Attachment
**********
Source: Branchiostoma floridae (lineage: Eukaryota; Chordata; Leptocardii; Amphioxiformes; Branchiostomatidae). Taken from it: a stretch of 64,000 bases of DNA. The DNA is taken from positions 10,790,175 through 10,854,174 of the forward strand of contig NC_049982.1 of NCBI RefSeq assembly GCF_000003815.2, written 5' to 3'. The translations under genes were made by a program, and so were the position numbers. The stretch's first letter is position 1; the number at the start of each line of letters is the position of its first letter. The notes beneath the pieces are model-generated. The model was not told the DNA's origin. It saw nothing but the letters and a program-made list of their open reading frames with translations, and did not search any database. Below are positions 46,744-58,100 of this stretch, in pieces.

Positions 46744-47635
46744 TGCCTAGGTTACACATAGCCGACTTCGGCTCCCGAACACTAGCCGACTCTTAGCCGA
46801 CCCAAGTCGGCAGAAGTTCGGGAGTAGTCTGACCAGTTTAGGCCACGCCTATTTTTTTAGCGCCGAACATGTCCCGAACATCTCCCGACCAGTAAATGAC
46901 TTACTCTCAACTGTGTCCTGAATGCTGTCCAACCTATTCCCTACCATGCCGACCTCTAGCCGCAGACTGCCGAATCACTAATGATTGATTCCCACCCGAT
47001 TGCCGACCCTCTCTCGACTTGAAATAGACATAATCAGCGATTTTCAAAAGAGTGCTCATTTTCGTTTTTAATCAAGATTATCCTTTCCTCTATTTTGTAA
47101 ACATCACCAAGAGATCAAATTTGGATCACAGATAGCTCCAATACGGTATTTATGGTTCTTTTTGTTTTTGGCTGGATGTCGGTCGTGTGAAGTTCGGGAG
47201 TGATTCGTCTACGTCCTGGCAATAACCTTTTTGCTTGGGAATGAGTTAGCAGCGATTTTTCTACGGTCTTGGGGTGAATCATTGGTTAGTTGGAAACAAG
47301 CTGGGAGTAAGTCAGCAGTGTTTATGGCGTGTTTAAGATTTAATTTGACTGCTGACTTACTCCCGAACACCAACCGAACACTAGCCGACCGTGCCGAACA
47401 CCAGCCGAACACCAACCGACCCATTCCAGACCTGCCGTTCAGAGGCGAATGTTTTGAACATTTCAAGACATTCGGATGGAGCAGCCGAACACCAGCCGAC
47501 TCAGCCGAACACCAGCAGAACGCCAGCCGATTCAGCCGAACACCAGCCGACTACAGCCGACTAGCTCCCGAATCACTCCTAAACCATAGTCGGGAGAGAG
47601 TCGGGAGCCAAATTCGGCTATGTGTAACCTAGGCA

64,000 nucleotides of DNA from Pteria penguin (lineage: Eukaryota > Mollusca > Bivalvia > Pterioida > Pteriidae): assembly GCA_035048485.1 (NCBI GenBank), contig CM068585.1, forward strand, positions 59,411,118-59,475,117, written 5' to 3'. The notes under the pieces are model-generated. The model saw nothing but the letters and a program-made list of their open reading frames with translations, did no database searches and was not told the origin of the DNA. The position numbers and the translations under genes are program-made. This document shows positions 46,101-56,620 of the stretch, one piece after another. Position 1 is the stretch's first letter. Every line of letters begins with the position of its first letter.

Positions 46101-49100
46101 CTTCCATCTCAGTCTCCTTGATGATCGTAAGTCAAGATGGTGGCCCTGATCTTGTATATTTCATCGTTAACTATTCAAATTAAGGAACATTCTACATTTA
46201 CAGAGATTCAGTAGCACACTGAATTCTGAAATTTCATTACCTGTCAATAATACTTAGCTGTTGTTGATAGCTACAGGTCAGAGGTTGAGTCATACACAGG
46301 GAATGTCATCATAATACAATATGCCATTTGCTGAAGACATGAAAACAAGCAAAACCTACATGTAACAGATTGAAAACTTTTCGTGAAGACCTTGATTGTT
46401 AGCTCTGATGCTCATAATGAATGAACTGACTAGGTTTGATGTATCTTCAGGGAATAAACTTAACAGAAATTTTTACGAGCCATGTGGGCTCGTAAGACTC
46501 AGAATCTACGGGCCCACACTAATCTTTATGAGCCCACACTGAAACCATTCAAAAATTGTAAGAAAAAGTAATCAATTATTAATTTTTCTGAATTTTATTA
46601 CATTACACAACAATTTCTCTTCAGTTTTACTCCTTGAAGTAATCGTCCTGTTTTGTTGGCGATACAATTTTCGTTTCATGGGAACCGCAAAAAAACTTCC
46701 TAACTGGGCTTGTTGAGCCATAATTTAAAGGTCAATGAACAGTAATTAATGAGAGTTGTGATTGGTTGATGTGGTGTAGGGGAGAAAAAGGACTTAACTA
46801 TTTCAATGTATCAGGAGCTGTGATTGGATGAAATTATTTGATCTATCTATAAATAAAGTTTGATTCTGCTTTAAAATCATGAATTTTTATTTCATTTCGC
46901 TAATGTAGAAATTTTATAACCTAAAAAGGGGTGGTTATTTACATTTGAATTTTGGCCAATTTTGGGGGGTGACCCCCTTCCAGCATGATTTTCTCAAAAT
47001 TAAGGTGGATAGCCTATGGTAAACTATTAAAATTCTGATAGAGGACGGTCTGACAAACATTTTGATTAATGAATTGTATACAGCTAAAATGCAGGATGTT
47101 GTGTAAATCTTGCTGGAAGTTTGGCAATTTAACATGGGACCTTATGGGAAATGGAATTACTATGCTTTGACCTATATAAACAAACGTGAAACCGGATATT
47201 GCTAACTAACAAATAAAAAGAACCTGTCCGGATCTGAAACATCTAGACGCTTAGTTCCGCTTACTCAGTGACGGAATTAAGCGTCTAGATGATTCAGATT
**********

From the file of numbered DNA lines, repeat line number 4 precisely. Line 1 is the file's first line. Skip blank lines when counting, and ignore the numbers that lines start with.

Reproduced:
46801 CCCAAGTCGGCAGAAGTTCGGGAGTAGTCTGACCAGTTTAGGCCACGCCTATTTTTTTAGCGCCGAACATGTCCCGAACATCTCCCGACCAGTAAATGAC